An overwhelming majority of professional hockey players say they’d accept an openly gay teammate, according to a recent survey by USA Today.
Thirty-five players were surveyed at the National Hockey League/National Hockey League Players’ Association media tour in Toronto last week, with only one saying he wouldn’t welcome a gay player in the locker room.
Brian Burke, the president of hockey operations for the Calgary Flames, said he was not surprised by the findings of the survey, but was disappointed in the one player who said they would not accept a gay teammate.
“I don’t think our players have an issue with gay players. I think the first player to come out is going to find an unbelievably welcome reception,” Burke said. “I think my generation has a bigger problem than their generation when it comes views on the gay community.”
The NHL has previously done significant outreach to the LGBT community, with every NHL team throwing their support behind You Can Play, an advocacy organization that seeks to promote LGBT inclusion in sports. You Can Play was co-founded by Brian Burke’s son, Patrick, and was started after the death of his son other son, Brendan, who came out as gay in 2009 as a hockey manager at Miami University of Ohio and died in a car accident a year later. Due to the Burke family’s involvement with You Can Play and dedication to LGBT inclusion, the hockey community has largely been much more progressive than other professional sports, at least in terms of acceptance.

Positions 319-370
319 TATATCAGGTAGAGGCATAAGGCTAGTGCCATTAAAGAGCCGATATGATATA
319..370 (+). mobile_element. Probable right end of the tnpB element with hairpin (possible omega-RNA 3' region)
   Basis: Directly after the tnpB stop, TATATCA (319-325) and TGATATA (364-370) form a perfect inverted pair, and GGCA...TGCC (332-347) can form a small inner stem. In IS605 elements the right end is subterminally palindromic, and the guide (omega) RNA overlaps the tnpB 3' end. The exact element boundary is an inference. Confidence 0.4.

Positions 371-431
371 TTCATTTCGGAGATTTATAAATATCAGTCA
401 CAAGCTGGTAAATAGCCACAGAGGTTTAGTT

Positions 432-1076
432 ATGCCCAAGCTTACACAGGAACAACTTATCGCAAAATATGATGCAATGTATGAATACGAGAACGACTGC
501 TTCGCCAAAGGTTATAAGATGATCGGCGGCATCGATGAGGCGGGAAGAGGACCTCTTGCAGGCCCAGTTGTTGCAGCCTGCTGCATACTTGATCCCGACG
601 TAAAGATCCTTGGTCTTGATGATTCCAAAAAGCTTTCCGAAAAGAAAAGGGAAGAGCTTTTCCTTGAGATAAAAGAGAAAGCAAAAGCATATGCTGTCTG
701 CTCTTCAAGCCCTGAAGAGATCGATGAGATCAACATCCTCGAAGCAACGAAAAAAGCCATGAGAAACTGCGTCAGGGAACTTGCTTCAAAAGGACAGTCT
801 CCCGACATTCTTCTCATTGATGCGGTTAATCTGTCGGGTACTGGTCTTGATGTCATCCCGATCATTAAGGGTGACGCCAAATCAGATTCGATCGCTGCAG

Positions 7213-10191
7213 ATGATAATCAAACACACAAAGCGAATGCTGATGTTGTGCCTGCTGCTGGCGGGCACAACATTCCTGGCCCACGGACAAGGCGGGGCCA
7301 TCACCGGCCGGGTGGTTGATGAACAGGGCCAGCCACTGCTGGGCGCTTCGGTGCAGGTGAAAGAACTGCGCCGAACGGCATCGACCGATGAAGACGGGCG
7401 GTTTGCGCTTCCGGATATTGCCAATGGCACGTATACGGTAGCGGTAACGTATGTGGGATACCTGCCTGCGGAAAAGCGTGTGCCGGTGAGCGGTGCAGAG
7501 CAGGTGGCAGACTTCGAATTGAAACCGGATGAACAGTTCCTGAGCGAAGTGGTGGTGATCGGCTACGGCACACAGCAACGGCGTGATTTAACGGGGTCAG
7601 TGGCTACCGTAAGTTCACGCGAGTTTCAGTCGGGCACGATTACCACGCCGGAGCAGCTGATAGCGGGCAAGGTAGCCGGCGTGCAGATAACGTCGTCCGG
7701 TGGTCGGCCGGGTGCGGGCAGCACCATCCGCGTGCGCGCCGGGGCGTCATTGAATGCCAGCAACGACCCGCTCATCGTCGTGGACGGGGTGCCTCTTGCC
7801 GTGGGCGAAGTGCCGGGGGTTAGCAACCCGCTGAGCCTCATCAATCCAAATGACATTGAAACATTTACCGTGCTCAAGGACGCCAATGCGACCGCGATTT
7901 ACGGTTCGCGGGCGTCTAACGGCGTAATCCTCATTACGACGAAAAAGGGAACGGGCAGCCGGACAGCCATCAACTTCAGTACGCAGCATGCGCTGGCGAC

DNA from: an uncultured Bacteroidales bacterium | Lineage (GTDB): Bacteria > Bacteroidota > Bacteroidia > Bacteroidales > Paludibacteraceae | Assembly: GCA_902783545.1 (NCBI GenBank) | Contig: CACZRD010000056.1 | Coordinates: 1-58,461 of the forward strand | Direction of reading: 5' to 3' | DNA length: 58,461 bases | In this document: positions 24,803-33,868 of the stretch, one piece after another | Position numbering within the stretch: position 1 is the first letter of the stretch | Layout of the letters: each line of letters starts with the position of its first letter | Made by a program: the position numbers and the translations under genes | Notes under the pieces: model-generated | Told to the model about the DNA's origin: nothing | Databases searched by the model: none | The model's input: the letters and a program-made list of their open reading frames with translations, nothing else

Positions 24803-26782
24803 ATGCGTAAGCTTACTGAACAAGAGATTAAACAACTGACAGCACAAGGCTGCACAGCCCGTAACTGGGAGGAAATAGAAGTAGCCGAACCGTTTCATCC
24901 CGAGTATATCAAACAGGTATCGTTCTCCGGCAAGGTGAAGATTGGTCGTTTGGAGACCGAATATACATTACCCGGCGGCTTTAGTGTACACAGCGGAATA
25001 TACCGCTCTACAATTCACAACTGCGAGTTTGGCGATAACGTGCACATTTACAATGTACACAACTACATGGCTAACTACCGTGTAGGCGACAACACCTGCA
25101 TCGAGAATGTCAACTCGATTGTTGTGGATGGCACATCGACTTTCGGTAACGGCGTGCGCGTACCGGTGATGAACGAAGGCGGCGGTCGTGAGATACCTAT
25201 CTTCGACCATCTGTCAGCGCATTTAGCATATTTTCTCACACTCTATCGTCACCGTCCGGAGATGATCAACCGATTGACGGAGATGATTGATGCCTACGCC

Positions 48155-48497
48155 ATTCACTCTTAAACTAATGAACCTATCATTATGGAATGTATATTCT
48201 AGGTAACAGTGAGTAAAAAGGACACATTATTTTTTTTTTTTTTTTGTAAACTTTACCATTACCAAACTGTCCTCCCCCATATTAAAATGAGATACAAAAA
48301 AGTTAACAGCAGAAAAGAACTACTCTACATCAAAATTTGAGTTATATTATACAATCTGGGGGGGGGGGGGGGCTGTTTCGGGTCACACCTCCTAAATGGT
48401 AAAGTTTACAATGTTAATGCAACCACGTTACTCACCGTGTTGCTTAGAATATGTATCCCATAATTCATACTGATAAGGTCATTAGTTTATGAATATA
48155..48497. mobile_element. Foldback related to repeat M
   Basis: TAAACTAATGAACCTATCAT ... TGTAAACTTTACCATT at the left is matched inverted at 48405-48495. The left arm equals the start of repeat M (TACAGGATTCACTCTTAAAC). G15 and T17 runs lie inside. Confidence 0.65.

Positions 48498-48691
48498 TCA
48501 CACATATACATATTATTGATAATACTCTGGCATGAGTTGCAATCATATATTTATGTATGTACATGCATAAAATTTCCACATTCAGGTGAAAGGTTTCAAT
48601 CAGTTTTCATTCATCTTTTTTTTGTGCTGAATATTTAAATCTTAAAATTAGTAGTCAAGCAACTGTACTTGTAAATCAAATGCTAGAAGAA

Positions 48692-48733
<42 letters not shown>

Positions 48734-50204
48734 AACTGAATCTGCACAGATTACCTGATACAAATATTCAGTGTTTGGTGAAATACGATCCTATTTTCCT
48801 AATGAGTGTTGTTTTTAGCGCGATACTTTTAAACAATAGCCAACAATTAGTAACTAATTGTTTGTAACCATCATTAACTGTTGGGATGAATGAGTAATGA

“You Can Play has helped immensely in this area,” Brian Burke said. “When we shot the first set of You Can Play videos, guys were stopping me at rinks and saying, ‘Why didn’t you ask me?’ Guys were mad. Guys were insulted that we didn’t ask them. That’s when I thought, ‘Wow, we are farther ahead than I thought.'”
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